Yesterday the Popular Party released confidential documents which they say prove that declarations made by the party spokesman, the Interior Minister and President Aznar immediately after the terrorist attacks in Madrid last week were based on documents pointing to ETA, and were not an attempt to manipulate public opinion. Whether or not the documents do prove this, depends on which paper you read. El Pais suggests that the documents released yesterday have been carefully selected and this morning Cadena Ser said that whole paragraphs are crossed out in places. El Mundo (whose owner and Editor is a great friend of Aznar and usually supports the Popular Party) limits its leading article to a simple reproduction of the press conference and the contents of the documents, although inverted commas here and there, when referring to “transparancy” and “honor”, suggest it may be adopting a politely sceptical stance.
Papers like ABC and La Razon remain fiercely supportive of the Popular Party of course, and take the documents as firm evidence that party leaders were misjudged last weekend by Spain’s electorate as well as international public opinion.
Spanish police arrested five more suspects in the Madrid train attack yesterday, and this morning police have said that material evidence linked to the attacks has been found in the Lavapies area of Madrid.
Meanwhile, Jose Luis Rodriguez Zapatero continues to form the government which will lead Spain for the next four years. So far he seems to be creating a mixed team of new faces ( Maria Jesus Sansegundo, a University professor, Minister of Education y Carmen Calvo, Minister of Culture…) and of PSOE heavyweights who have been very successful at a regional level (for example the future Defence Minister, Jose Bono, has been the President of Castilla la Mancha, one of Spain’s largest regions, for the past 20 years and continued to be re-elected even during the PSOE’s slump years, and Manuel Marin, future Leader of the House, was one of the key negotiaters of Spain’s entry into the European Union).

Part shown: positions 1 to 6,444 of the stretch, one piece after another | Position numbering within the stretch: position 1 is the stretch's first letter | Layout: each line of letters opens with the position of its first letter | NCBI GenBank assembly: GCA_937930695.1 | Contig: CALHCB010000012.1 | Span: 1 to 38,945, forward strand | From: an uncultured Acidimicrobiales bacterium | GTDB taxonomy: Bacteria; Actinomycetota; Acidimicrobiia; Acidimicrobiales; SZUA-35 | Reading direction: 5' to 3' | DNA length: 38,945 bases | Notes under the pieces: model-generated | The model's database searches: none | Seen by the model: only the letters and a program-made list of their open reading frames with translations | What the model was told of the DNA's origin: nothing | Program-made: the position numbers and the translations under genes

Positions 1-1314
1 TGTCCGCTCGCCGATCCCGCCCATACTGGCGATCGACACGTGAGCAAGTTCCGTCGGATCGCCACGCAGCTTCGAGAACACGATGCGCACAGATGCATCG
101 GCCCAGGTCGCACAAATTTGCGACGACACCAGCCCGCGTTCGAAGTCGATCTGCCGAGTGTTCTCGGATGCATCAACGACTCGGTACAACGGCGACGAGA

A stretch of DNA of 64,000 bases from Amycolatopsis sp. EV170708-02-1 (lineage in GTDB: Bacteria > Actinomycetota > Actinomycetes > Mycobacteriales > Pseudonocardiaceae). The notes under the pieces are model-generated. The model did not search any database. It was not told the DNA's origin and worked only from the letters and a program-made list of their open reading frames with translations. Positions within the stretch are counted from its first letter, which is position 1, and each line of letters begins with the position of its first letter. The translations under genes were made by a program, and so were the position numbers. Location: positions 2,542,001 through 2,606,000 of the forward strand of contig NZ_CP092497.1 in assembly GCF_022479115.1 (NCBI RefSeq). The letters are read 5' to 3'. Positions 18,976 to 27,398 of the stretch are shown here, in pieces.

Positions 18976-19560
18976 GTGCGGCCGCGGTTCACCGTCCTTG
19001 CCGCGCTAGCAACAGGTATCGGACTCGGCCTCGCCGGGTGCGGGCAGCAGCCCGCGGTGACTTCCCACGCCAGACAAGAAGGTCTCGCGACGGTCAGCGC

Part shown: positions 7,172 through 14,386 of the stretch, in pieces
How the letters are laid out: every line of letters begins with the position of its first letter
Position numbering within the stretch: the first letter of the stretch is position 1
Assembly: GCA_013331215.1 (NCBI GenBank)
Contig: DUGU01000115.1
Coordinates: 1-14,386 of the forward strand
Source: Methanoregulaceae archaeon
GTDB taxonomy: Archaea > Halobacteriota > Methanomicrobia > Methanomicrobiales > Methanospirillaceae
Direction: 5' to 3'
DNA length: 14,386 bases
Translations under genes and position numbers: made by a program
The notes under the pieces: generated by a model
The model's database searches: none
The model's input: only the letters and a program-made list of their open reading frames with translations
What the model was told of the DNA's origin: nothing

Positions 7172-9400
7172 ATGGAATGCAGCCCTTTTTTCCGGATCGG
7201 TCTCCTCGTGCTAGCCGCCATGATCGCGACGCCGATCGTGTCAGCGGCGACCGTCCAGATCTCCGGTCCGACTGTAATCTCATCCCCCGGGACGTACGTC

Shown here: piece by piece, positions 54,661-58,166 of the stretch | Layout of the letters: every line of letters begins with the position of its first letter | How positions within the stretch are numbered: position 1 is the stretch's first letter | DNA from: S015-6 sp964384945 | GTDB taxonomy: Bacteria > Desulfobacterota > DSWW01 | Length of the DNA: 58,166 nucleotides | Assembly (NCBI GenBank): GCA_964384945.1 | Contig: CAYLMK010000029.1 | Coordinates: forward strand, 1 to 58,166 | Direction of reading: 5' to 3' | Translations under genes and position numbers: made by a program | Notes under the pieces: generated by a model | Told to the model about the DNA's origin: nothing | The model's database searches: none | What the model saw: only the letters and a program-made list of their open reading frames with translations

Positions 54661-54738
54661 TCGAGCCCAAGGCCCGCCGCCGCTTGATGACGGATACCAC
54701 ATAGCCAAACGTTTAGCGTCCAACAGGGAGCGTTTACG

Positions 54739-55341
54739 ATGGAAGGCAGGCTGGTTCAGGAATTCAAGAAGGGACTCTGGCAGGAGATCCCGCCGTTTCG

Interestingly, according to El Mundo, Aznar’s last visit abroad as acting President of Spain will be to Britain where he will be received by his friend Tony Blair next week. Apparantly they will have a meeting to discuss the attacks in Madrid, followed by dinner with their wives. He will also visit Brussels. These will be his only official visits before he hands the presidency over to Zapatero.
It is Saint Josephs day today (Father’s Day) which is a fiesta and bank holiday in almost all of Spain.
So congratulations and thank you to fathers everywhere, especially if you are called Joseph or Bryan. Anyone who is in Spain and near Valencia should try to check out Las Fallas.